[Show abstract] [Hide abstract]
    ABSTRACT: With the advent of neuroimaging techniques, especially functional MRI (fMRI), studies have mapped brain regions that are associated with good and poor reading, most centrally a region within the left occipito-temporal/fusiform region (L-OT/F) often referred to as the visual word form area (VWFA). Despite an abundance of fMRI studies of the VWFA, research about its structural connectivity has just started. Provided that the VWFA may be connected to distributed regions in the brain, it remains unclear how this network is engaged in constituting a well-tuned reading circuitry in the brain. Here we used diffusion MRI to study the structural connectivity patterns of the putative VWFA and surrounding areas within the L-OT/F in children with typically developing (TD) reading ability and with word recognition deficits (WRD; sometimes referred to as dyslexia). We found that L-OT/F connectivity varied along a posterior-anterior gradient, with specific structural connectivity patterns related to reading ability in the ROIs centered upon the putative VWFA. Findings suggest that the architecture of the VWFA connectivity is fundamentally different between TD and WRD, with TD showing greater connectivity to linguistic regions than WRD, and WRD showing greater connectivity to visual and parahippocampal regions than TD. Findings thus reveal clear structural abnormalities underlying the functional abnormalities in the VWFA in WRD.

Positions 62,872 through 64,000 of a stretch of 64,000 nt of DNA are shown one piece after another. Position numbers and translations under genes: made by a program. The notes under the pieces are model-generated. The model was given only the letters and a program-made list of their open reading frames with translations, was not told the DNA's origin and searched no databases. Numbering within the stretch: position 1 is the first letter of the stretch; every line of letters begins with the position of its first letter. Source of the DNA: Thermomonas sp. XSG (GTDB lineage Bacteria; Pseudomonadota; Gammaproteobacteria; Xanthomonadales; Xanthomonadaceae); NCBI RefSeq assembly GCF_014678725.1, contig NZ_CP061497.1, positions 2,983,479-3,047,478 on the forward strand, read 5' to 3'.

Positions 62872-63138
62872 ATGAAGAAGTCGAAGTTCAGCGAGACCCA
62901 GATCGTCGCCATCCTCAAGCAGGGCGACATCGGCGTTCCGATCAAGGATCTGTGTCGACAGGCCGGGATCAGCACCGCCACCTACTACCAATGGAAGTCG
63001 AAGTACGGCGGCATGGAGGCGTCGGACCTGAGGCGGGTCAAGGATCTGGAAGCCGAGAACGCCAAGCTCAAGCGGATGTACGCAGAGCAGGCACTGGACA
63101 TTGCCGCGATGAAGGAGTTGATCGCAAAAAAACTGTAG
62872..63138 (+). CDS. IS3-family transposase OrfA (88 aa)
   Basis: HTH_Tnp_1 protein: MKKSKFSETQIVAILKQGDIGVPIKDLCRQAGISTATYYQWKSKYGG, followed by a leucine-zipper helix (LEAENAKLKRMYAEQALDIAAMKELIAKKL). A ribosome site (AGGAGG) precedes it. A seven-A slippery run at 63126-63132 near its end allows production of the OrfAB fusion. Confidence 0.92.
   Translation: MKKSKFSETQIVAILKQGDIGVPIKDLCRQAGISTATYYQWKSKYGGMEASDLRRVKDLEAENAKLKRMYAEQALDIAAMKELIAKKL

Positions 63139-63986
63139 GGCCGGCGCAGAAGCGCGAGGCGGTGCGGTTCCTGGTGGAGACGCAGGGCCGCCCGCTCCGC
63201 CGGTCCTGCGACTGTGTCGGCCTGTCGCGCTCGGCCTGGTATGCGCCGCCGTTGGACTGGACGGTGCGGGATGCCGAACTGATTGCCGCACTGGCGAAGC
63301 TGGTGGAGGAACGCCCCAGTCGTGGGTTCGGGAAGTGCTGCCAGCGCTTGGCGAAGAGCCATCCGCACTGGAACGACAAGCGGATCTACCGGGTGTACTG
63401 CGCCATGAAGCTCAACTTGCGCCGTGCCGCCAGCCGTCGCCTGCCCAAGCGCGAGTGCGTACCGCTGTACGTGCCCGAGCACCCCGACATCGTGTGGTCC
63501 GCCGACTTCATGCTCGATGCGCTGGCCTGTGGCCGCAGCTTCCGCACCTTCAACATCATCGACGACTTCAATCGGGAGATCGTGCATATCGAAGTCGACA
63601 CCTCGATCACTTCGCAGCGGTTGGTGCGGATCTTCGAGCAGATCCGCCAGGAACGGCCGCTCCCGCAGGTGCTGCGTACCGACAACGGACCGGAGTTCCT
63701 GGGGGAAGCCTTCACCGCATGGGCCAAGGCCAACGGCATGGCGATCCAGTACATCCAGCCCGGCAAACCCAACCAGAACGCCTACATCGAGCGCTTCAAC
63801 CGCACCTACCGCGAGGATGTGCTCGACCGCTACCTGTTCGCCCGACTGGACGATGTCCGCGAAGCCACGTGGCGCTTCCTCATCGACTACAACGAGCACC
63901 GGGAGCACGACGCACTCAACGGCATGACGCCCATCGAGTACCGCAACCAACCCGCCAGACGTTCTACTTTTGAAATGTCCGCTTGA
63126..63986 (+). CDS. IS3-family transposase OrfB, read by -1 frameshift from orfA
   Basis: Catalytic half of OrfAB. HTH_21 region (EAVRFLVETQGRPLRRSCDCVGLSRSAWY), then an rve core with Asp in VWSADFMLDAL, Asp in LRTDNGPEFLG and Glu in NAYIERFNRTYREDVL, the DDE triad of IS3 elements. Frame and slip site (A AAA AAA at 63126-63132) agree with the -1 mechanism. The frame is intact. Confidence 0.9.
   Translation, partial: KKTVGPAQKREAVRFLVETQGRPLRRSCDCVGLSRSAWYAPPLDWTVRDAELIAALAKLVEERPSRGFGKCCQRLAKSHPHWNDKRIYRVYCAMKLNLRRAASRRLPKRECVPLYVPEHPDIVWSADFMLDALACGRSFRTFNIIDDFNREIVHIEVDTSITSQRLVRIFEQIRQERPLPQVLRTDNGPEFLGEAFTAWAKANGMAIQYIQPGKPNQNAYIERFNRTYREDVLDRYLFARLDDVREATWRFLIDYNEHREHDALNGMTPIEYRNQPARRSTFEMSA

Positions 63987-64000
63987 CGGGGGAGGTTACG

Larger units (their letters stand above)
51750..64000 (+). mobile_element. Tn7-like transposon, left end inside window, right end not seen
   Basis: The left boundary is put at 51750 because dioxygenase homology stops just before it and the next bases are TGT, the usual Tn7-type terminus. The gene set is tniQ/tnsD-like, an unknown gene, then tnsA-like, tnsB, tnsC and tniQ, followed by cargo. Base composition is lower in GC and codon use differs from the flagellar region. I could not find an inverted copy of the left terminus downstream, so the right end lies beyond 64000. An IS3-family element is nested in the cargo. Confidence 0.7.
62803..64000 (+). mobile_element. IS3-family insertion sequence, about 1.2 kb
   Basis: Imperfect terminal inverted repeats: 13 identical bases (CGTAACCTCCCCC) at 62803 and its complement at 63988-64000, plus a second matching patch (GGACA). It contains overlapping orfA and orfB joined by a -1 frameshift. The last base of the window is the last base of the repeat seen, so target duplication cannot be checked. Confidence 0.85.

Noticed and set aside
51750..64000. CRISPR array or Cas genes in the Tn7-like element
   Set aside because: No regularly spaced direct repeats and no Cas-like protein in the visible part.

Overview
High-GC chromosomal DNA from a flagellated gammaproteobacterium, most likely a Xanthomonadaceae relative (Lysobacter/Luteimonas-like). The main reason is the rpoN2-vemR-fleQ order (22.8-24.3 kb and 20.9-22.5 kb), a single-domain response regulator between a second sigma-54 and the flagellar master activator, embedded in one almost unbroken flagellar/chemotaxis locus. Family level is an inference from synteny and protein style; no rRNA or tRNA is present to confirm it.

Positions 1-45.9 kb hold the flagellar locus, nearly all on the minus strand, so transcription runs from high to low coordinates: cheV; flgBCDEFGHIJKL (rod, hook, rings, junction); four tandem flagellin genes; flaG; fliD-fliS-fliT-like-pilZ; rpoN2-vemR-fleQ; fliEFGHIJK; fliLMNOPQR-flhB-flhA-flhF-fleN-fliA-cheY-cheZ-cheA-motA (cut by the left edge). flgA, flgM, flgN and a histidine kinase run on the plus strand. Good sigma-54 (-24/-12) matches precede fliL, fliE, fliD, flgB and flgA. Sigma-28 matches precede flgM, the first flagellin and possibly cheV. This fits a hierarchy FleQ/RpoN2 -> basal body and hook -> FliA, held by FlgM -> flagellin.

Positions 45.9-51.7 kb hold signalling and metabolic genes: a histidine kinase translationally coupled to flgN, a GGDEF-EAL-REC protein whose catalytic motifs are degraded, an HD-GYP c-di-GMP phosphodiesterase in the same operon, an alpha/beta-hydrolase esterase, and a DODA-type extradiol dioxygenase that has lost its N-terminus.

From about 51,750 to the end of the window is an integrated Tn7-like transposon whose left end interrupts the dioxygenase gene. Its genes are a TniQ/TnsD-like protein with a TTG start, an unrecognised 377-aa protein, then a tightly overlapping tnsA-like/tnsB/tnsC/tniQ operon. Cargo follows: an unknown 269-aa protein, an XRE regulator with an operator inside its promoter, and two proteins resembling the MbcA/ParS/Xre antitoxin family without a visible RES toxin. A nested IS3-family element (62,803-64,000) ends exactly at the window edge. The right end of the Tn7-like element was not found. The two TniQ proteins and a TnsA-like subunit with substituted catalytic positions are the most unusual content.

Brain Research 10/2014; DOI:10.1016/j.brainres.2014.08.050 · 2.84 Impact Factor
  • Source
    • "Selection of a distance measure is necessary and is typically done a-priori. In preliminary comparisons of seven distance measures, we found that all had a similar number and pattern of MDMR results (mean Dice index = 0.63; Supplementary Tables 1-2), in line with prior simulations (Zapala and Schork, 2006). Larger differences were, however, found with the Euclidean and Mahalanobois distances (Supplementary Fig. 10). "
    [Show abstract] [Hide abstract]